Council seeks project director for Third Crossing in role paying up to £69,000

PUBLISHED: 10:26 22 July 2020 | UPDATED: 10:26 22 July 2020

Visualisations of the Lake Lothing Third Crossing. PHOTO: Suffolk County Council

Visualisations of the Lake Lothing Third Crossing. PHOTO: Suffolk County Council


Applications are being sought for a role running one of Lowestoft’s biggest upcoming projects.

Suffolk County Council are welcoming applications for a project director, worth up to £69,000 a year, to deliver the long-awaited vision of the “iconic” Lake Lothing Third Crossing.

Transport secretary Grant Shapps gave the green light for the building of the bridge, set to link Waveney Drive with Denmark Road and Peto Way, in April, with the council aiming to open the development in 2022.

The project director role, with an annual salary between £59,852 to £69,714, is subject to the council’s cabinet approving plans for the bridge at their meeting on August 25.

The job advert states: “Suffolk needs someone with ambition, drive and tenacity to deliver this piece of major infrastructure that will significantly benefit Lowestoft.

“Could this be you?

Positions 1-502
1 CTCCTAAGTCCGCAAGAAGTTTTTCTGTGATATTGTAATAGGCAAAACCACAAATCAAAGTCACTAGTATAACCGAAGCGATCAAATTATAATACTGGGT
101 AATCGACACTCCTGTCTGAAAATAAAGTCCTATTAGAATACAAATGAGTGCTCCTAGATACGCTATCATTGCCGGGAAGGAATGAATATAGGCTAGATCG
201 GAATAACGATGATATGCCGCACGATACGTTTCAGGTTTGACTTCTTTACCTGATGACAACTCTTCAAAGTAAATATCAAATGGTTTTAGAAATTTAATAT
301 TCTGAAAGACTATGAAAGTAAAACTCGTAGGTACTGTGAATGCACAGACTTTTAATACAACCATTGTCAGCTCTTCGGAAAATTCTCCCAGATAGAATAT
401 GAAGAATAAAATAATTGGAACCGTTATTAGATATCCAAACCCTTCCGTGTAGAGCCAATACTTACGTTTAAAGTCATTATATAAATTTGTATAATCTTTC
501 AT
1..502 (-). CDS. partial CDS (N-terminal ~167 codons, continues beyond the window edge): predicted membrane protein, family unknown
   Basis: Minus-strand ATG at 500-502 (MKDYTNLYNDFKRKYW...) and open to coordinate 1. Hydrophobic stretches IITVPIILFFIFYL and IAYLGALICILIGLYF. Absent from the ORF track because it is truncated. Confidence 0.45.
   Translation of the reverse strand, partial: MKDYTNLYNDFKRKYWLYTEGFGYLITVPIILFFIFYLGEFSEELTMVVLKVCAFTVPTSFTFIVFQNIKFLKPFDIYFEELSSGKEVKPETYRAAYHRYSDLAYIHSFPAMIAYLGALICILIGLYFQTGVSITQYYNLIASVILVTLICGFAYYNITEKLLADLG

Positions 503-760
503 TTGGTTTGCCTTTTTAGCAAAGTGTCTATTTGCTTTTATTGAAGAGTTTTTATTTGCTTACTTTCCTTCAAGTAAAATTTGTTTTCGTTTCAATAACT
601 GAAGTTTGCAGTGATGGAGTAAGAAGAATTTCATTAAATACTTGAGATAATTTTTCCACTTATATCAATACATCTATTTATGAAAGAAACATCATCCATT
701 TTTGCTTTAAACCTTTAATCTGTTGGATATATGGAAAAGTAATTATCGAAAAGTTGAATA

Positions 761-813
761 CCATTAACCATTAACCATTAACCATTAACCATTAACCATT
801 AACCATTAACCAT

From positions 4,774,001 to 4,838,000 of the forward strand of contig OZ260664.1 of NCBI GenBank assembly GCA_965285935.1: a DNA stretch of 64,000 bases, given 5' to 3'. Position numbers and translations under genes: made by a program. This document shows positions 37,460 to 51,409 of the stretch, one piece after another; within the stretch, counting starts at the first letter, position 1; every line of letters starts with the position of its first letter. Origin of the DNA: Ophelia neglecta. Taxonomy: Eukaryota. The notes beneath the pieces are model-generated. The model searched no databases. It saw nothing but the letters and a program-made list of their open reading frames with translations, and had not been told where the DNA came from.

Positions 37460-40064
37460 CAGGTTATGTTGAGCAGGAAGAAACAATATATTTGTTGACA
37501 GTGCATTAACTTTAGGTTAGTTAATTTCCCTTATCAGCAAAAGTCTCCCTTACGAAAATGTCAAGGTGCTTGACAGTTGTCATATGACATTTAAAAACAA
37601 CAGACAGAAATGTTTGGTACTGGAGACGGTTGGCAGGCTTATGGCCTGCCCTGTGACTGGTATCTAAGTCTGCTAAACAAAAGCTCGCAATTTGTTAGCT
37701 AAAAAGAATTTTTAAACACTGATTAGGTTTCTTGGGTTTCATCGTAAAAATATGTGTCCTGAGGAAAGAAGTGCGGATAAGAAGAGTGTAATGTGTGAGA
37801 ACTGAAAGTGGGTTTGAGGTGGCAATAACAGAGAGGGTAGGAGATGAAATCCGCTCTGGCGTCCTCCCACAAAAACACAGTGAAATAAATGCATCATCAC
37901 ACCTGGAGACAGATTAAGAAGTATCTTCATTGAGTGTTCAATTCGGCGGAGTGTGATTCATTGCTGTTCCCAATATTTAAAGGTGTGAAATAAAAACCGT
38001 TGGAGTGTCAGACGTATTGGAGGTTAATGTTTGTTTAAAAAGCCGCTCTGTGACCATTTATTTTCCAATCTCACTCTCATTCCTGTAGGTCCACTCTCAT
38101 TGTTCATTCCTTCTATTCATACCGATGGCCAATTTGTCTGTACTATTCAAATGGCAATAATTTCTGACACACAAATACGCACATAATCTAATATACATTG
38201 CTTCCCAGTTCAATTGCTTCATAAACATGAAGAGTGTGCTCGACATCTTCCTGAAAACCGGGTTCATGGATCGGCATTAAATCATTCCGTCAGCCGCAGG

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“This newly created role will lead the project team, support elected members and senior leadership, as project director for this iconic new bridge.

“This role is unique and requires a highly skilled leader who can maximise the impact of our strong working relationships and joint vision across a range of partners, to deliver this project.

“This organisation positively encourages the use of technology to communicate and engage, but in this role you will need to operate across a wide and rural area, so you must either hold a full and current driving licence and have access to personal transport or meet the mobility requirements of the role through other reasonable and suitable means.”

Applications close on August 12, with interviews planned in the week commencing August 31, following the cabinet meeting.

Plans for a third crossing over Lake Lothing were first mooted more than 100 years ago at the end of World War I, before more than 10,000 signatures backed a call in 2007 for the development.

A decision had been due on the project from the transport secretary in December 2019, but was initially delayed due to the General Election, before Brexit and the coronavirus outbreak held up the verdict further.

Following the announcement, Waveney MP Peter Aldous labelled the crossing as “the foundation stone on which we can build an ambitious, compelling and sustainable post Covid-19 local economy.”

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